It’s no secret that I’m a planner. I find a lot of joy in mapping out a plan for myself when it comes to everything in my life – marathon training, vacation planning, social activities. I even plan for a living as a financial analyst. When I started thinking about how I envisioned the birth of our child, I knew I’d need a plan to help me. Funnily enough, everything about labor and delivery is unpredictable and impossible to actually plan. No one can tell me when the baby will arrive and how she will arrive, but it doesn’t mean I can’t be prepared.
I’ve had quite a few friends have children over the course of the last two or three years, so I’ve been able to get some insight into the birthing process but I never seriously considered how I would want my labor and delivery to go until I got pregnant myself. Right when I started trying my sister in law gave me a book to borrow called “Expecting Better” which digs into pregnancy “dos and don’ts” based on the hard research, not just general guidelines (for example, she found that there is no reason why you can’t drink coffee while pregnant and even have a glass of wine but you definitely should not be gardening). Of course there was a section on birth in the book and after reading it and doing my own research online and speaking with friends, I decided that I would try for a natural birth.
At first, I was in the camp of “I’ll try for the natural birth but if I cave and get the epidural I won’t beat myself up.” However, the more I have learned, the more confident that I have become that I have the tools and willpower to avoid an epidural. Obviously I can’t control if I need a c-section, but the epidural is something that I definitely can say no to. Women have been birthing babies without drugs since the beginning of time, and if they can do it, I can do it.
To be clear, I have no judgments about anyone who decides to have an epidural. I certainly see the advantages and there is no solid proof that an epidural harms the baby in any way. If you chose pain management, that is your choice!
Once I decided that natural birth was the route for me, I knew I wanted to take a live birthing course to learn as much as possible about the process. There were a few reasons why a live course was what I wanted:
- I want Mike and I to learn about birth together. Birth classes are a great way for a couple to learn and grow together even more as a couple before becoming parents. Mike is very open minded and I knew that despite some initial discomfort he would enjoy the process of learning about what we are getting ourselves into!
- I knew that a birth class would help ease Mike’s fears of the birthing process (he doesn’t like to see me in pain!) by not only providing him with knowledge about what is to come but also tools for helping make my experience more comfortable so that he feels less helpless on the big day.
- I wanted to meet other couples who are at the same point in pregnancy as us to share tips and experiences with before and after the birth of our babies.
- I wanted a class that emphasizes the husband or partner as coach. We aren’t hiring a doula and I want Mike to be my birth coach. There is no one in the world I feel more comfortable and at ease with than Mike and he always knows how to motivate me and calm me down.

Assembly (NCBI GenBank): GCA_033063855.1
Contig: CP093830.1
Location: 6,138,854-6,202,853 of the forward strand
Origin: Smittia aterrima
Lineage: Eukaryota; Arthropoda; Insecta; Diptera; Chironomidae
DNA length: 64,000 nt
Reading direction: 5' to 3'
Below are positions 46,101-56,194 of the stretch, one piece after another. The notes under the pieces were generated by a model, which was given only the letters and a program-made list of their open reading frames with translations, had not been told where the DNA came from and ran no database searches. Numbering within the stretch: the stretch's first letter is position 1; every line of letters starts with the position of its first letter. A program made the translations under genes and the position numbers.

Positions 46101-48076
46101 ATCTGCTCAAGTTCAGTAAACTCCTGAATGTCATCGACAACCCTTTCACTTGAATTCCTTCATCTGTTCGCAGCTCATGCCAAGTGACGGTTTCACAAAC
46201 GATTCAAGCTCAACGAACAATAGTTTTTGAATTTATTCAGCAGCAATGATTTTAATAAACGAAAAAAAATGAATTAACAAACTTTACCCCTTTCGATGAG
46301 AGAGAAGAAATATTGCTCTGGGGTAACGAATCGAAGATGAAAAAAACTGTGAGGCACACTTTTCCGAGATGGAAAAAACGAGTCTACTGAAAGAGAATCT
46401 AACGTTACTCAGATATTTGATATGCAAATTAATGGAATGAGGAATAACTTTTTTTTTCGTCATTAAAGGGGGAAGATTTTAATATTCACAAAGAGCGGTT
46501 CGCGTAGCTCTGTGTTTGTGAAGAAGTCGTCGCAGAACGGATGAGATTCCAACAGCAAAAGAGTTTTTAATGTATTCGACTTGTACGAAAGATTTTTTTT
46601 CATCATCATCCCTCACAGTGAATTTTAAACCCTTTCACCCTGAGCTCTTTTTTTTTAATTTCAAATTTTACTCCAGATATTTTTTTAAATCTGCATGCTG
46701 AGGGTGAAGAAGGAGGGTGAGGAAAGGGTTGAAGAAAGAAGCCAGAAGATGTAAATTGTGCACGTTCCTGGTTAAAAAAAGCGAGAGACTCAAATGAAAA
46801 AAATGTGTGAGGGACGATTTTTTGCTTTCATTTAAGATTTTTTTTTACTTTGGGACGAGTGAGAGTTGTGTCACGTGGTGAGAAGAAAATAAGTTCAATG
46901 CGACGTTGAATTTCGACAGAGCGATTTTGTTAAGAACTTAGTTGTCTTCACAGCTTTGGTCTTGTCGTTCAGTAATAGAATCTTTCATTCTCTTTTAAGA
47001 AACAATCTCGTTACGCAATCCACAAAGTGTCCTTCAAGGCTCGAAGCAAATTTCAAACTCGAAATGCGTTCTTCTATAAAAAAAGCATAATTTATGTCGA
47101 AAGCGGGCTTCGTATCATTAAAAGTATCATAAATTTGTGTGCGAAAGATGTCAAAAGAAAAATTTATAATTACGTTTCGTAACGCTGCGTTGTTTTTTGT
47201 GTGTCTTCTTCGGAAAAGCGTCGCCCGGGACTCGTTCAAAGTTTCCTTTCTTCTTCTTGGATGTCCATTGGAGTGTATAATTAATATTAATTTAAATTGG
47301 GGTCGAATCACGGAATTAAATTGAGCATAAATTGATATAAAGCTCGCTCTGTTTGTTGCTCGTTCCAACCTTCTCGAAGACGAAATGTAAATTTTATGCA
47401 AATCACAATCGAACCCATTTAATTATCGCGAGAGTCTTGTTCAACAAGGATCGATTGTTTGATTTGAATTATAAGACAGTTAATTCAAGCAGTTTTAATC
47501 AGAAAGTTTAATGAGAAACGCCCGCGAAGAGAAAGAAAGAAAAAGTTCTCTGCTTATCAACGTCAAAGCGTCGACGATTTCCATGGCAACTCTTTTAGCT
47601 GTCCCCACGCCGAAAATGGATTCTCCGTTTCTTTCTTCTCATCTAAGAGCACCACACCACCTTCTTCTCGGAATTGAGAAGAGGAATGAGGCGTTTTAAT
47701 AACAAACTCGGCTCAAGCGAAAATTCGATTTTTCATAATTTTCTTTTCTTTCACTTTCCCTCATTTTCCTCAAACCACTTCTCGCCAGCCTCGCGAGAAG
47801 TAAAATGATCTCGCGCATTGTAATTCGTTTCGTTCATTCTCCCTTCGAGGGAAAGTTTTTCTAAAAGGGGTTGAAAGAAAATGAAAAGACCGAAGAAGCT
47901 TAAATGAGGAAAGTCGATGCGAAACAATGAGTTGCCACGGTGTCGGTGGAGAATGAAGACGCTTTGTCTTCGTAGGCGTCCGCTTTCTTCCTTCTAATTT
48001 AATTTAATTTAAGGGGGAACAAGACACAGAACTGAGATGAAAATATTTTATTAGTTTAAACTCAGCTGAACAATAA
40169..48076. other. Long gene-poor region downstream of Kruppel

Of course, not all birth classes a natural. Once I narrowed it down to only natural birthing classes, I have 3 choices: Lamaze (which is not as popular anymore), Hynobirthing and Bradley Method. To summarize the other two methods quickly, Lamaze focuses on pain management breathing techniques but the main principles aren’t focused on an intervention-free birth (this is what you tend to see in the movies) and Hypnobirthing focuses on eliminating fear and pain in the birthing process through hypnotic techniques.
What drew me to the Bradley Method (read more about it here) was that it is a very holistic approach which includes nutrition advice, pre-natal exercises, and breathing and relaxation techniques to prepare the mother for a natural birth. It also greatly emphasizes the coach-mother partnership. The philosophy isn’t so much that we should fear pain in childbirth, but rather embrace it as part of the process. This resonated with me as a runner – during a marathon, there is a lot of pain, but the pain is harmless and meaningful. It gets you to the finish line and is not to be feared but rather conquered. I also appreciate the fact that my Bradley Method classes give me a guide for prepare for birth – as a planner, I love to have a list of things to check off. I know that I will be a lot more calm on the big day knowing that I’ve done everything I can to prepare myself. Just like a big race, the day won’t go exactly as I’ve planned and all I can do is make sure that I keep my mental state as focused and positive as possible and take each minute as it comes.
We’ve attended two (3 hour long) classes and I’m very happy with the teacher and course content so far. We have 6 left to go (the class is often 12 classes but ours is broken into 8 classes at 3 hours each) but I’ve learned a lot already and feel like if I were to go into labor tomorrow (let’s really hope that doesn’t actually happen) I’d be more prepared than I was two weeks ago. I’ll write another post listing the reasons why I’ve chosen a natural birth – it’s definitely a post in itself. I’d also like to share the exercises that we have learned and are supposed to be incorporating into our routine daily ( I say supposed because it’s a bit easier said than done!). It’s also been nice to meet other couples in the same boat as us – oddly enough there are 7 couples in the class and we are all first time parents having GIRLS! Our teacher is also pregnant with a girl. It’s the year of the girl!